As we have documented in earlier Policy Briefs, one of Pittsburgh’s top performing sectors in terms of job gains has been leisure and hospitality. While we have for some time argued—and continue to believe—that this is not a sector on which to base a strong economy due to typically low paying wages, it has been a primary source of employment strength for the area. The following table shows the growth in this sector.
From 2010-2015 leisure and hospitality employment grew by nearly eight percent in the Pittsburgh MSA. While this seems impressive, in the Philadelphia MSA, jobs in this sector expanded by 13.5 percent. During the sub periods (2012-2015 and 2014-2015), the two regions posted similar rates of increase. Obviously, the Philadelphia region enjoyed much faster gains than Pittsburgh in the years 2010 to 2012. It makes sense that the Philadelphia area would have a strong leisure and hospitality sector because of the numerous famous historical attractions there. However, we continue to be puzzled by the strong growth in Pittsburgh’s leisure and hospitality sector because the data do not provide information regarding the types of businesses creating the expansion in payrolls.
The one industry area where the Pittsburgh MSA has had the upper hand on its cross-state rival is in the professional and business services sector, specifically the professional, scientific, and technical services subsector. The following table shows the growth in this subsector.
From 2010 to 2015 this subsector in the Pittsburgh MSA had a huge surge in jobs, advancing by more than nineteen percent compared to Philadelphia’s very good 8.6 percent. In the 2012-2015 and 2014-2015 sub periods this growth remained strong in both regions, but far more robust in Pittsburgh than in Philadelphia.
Unfortunately, manufacturing has been in decline across the state for many years, including in the state’s largest cities. The table below shows the loss of employment in this sector for the two regions.
The table shows that the Philadelphia MSA had a significant loss of jobs in the 2010-2015 period, while there was a very small rise in the Pittsburgh area, most likely due to the relationship with the Marcellus Shale drilling activity. Of course, that growth must have occurred in the 2010 to 2012 period as jobs are down since 2012. Indeed, since 2012 manufacturing in the Pittsburgh area has shed jobs at a slightly higher rate than Philadelphia.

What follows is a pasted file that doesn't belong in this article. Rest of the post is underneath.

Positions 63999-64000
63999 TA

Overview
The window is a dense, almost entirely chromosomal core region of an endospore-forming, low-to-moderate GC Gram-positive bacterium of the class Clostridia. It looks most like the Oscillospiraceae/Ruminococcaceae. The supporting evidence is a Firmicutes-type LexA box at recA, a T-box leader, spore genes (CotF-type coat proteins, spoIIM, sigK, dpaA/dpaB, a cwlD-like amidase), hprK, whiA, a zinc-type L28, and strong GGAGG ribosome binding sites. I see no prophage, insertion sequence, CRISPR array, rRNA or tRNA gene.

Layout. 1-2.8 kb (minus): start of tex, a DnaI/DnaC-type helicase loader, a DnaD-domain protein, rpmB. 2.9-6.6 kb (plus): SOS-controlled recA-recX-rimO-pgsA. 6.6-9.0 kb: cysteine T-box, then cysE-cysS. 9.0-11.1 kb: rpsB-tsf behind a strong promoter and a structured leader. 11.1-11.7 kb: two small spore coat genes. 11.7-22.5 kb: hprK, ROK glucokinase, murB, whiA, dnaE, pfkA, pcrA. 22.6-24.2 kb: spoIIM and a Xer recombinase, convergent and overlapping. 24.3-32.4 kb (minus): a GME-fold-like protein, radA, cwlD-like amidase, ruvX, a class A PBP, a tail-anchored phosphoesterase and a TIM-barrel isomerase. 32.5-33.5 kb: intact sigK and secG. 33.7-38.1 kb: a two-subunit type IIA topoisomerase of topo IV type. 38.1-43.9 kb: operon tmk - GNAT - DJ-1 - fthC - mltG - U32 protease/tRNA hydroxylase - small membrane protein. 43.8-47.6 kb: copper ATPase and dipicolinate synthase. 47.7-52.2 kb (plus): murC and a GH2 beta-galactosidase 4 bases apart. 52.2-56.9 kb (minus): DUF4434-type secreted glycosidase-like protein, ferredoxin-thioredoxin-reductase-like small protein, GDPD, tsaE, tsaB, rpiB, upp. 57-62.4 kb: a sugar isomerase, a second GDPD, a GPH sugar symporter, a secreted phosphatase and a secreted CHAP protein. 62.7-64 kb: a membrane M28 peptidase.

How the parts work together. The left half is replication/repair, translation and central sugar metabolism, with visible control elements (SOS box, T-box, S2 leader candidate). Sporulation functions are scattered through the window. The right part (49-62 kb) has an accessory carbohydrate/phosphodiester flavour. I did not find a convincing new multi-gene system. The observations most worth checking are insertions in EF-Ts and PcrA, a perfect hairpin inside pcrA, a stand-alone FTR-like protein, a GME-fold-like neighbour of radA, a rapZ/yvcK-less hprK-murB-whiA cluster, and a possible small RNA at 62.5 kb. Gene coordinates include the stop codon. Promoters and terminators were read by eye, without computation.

In sum, after a robust upturn following the 2008 to 2010 recession, the Pittsburgh MSA job count has slowed over the last three years despite strong gains in leisure and hospitality and professional and technical services. To put this in perspective we compared the Pittsburgh MSA growth rates for private jobs, as well as some selected industry sectors, to the gains in the five Pennsylvania counties that are included in the Philadelphia MSA. Somewhat surprisingly, we find that overall Philadelphia employment has grown faster than Pittsburgh since 2001, albeit still at a paltry 3.4 percent rise over the fourteen year period while Pittsburgh managed only a 1.8 percent advance. Moreover, Philadelphia has maintained decent growth over the last three years while Pittsburgh has definitely cooled off dramatically.
Keep in mind that the Philadelphia MSA does not have a mining and logging sector, as does the Pittsburgh MSA, which has reaped the rewards of drilling in the Marcellus Shale formation and some attendant strong employment gains in the 2010 to 2012 period. But that sector’s employment has fallen sharply and with it a lot of the area’s previous strength.
Suffice it to say that neither metro area, nor the state as a whole, compares favorably to the national performance and appear even weaker when compared to the strong growth in many states. And unfortunately, they are not likely to show much improvement compared to states with strong performance as long as the Commonwealth labors under the heavy hand of regulations, the absence of a right to work, high corporate taxes and a generally unfriendly business climate.